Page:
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Bench Warmer

When I was in junior high school, I tried out for the cheerleading squad. Looking back on that time in my life, I can admit that it was a reach for me, physically. Sure, I had taken dance and gymnastics classes right along with all the other girls who showed up for tryouts that first day. I never really got comfortable with back walkovers or handsprings though, and I was too tall to be tossed in the air. As for the cheering part, well, at 13, I hadn’t yet found my voice. But ALL my friends were trying out, and I was aware that those who made the squad would be assuming a new social status. I had been popular enough in elementary school, but I knew that my tenuous “cool kid status” was hanging in the balance as we made our way into 7th grade. I’m cringing as I type this. Junior High is hard, kids!

As I remember it, tryouts took place after school during the week, and those who were selected would be notified on Friday, via a list posted in the school lobby at the end of the day. (Do they still do that, post things like sports teams and honor rolls and school play cast lists taped to the wall for everyone to see?) We learned cheers and chants, and were taught the accompanying claps, stomps, and punches. We practiced the proper leg position for a herkie. (I wonder if I can still do a herkie?) Those who could tumble handspringed down the grass outside the gym where we were practicing. I showed up every afternoon to practice, and I did my best. It seemed that many of my friends might have been jumping a little higher or getting a little extra coaching from the senior high cheer captains. But still I felt like there was room for my name on the list. I just had to make it to the end of the school day on Friday.

Is there anything tougher than sitting through a day of classes, knowing that your junior high fate is about to be sealed by a list posted in the school lobby? Thirteen year old me would tell you, “No. No, there is nothing tougher.” But thirteen year old me didn’t have to wait for that list to be posted after school, because she never saw the list.

About an hour before the final bell of the day, I was in science class. A student came to the door to summon someone to the principal’s office (a common occurrence). I was the person being summoned to the principal’s office (not a common occurrence. Unheard of, actually. Impossible!) I was an A student, a rule follower, and, some would say, a teacher’s pet. There was simply no reason for me to be called into the office. But there I was, reluctantly putting one foot in front of the other in the walk of shame to see the principal. This was unchartered territory for me. My mind raced and my heart was pounding, and I assure you, all thoughts of the cheerleader list had flown out the window.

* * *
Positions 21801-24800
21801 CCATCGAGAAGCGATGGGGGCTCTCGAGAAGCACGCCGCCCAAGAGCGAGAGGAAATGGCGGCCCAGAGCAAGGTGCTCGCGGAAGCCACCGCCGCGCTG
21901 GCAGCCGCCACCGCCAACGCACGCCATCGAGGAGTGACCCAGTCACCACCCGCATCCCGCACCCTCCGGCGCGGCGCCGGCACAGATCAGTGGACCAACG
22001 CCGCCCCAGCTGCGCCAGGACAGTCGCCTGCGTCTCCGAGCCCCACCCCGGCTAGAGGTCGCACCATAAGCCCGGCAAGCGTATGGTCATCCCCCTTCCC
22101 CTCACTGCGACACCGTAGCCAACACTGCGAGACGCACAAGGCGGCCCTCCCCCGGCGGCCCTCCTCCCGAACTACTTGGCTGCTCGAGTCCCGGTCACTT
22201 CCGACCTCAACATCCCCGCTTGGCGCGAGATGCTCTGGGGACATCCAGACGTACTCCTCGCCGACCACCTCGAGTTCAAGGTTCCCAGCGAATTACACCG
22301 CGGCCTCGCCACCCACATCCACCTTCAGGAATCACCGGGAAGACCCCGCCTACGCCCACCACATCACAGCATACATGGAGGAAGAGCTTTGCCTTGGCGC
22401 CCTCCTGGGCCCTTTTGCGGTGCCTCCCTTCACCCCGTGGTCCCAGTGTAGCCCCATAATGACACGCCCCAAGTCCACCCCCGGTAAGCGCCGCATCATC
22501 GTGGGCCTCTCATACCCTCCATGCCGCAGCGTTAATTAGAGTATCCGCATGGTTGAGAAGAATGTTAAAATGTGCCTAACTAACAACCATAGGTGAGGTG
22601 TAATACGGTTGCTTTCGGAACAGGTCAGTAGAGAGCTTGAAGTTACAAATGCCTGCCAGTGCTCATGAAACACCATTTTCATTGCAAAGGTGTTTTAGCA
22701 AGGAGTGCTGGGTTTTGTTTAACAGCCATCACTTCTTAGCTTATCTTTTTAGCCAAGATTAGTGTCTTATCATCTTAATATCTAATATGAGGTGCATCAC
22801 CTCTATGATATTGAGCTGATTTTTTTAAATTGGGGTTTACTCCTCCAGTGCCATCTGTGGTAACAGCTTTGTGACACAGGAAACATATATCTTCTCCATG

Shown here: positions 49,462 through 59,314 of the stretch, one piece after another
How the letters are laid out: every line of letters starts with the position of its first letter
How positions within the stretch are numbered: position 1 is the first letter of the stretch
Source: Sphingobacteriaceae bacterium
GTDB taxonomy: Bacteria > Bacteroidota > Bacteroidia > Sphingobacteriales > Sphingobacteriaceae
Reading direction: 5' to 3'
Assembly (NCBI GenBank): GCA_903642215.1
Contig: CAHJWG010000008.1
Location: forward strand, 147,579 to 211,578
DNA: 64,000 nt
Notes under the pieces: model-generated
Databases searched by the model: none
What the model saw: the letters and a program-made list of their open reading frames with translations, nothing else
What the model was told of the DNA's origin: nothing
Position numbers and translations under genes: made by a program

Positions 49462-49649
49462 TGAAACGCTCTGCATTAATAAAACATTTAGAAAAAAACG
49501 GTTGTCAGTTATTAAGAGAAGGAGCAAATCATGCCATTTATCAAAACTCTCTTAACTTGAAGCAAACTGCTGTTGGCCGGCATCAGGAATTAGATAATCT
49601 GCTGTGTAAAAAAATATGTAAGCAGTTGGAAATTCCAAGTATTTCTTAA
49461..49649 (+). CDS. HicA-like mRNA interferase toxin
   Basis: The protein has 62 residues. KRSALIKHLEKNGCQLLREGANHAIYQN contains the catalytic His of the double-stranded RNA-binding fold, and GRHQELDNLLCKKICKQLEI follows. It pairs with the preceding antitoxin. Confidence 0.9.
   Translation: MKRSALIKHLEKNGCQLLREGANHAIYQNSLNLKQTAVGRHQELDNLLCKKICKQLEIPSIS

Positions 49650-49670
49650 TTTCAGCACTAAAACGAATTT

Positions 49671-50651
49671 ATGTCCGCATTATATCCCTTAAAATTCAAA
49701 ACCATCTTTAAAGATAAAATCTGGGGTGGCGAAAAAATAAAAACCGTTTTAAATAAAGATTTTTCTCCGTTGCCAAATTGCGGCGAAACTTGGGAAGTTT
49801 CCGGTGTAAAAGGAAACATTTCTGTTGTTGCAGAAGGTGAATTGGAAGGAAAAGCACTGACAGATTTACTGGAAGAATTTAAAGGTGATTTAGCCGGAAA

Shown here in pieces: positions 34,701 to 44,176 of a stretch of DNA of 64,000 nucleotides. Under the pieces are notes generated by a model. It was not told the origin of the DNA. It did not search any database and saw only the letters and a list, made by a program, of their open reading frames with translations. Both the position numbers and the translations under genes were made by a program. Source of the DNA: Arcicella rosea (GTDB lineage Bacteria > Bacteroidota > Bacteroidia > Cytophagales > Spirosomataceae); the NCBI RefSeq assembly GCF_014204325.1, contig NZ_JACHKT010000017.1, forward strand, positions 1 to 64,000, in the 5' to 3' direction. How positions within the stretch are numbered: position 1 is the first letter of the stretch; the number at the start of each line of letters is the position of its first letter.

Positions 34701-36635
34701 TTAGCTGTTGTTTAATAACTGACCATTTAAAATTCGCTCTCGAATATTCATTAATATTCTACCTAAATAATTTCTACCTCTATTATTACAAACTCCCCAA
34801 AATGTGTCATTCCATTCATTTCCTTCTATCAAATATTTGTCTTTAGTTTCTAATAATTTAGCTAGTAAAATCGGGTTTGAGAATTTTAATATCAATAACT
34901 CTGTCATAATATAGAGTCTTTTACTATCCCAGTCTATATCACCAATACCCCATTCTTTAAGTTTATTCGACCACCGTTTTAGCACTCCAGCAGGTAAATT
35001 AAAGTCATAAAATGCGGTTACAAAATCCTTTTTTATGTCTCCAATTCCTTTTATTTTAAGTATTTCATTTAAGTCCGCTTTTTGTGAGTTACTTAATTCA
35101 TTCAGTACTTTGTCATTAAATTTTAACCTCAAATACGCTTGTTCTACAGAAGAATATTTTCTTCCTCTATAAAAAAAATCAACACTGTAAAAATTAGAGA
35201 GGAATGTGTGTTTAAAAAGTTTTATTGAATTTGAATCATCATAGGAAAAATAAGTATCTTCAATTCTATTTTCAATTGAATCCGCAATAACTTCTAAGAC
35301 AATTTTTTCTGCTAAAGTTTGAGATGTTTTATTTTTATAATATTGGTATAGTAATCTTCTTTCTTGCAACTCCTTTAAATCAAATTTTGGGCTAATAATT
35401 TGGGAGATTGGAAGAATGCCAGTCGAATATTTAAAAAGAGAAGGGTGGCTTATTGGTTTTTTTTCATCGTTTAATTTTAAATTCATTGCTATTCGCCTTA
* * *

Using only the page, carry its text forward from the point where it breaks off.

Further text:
And then, I was there, sitting across from the principal who looked, quite frankly, just as uncomfortable as I felt. Somehow, I immediately knew that I wasn’t there because I was in trouble. But that didn’t make me feel any better. And it only got worse when he started talking.

“You didn’t make the cheerleading squad,” he told me. His words stung, and I immediately felt embarrassed and sad. I got called to the office for THIS? Would it have been any easier to get this news by reading it on the list in the lobby? Who can say? But being told by the principal that you’re not good enough to be a cheerleader is something I wouldn’t wish on any thirteen year old. I wanted to (NEEDED to) be anywhere other than sitting in this room hearing these words.

And, kids, it got worse. He said, “How would you feel about starting a pep squad?” I don’t remember what I said in that moment, although I remember him trying to sell me on the pep squad idea: wearing school colors, making posterboard signs, chanting along with the cheers. I remember that he said the pep squad would sit in the bleachers. In that moment, my social status shifted. I would not carry my tentative “cool kid” status into junior high and high school. I was benched.

Starting a pep squad felt like consolation prize. At the tender age of thirteen, I felt awkward and embarrassed. Would it have been any less awful had I learned my cheerleading fate among a gaggle of girls surrounding the list? It would have been a huge disappointment when I didn’t see my name, of course. But I could have gone straight home, thrown myself on my bed and cried my eyes out. Instead, I was sitting across from the principal, fighting back tears of humiliation while making small talk, wishing the floor would open and swallow me whole.

He said I wasn’t good enough to be a cheerleader.

What I heard was I wasn’t good enough.

After that meeting, I had to go back to science class, where it seemed everyone had questions about why I had been called to the principal’s office. I don’t remember how I answered them, because to admit that I had been called to the office to be told I wasn’t good enough to be a cheerleader would have been humiliating. I avoided the gaggle of girls around the list in the lobby when the bell rang. And yes, when I was finally home, I threw myself on my bed and cried my eyes out.

This memory, this awkward, awful memory, came flooding back to me recently. It's been a long time since I was called to the principal’s office, yet part of me still sits there. I’m doing some work around identifying things that might be roadblocks to my personal and professional success. I struggle with undervaluing my experiences and my expertise. As an adult, I still find myself standing outside the group of “cool kids.” I hold myself back from being a smashing success because I don’t think I’m good enough.

I passed on the pep squad. I’m going to stop passing on ME. It’s time for me to get off the bench and herkie with the best of ‘em. (I hope I don’t pull muscle!)

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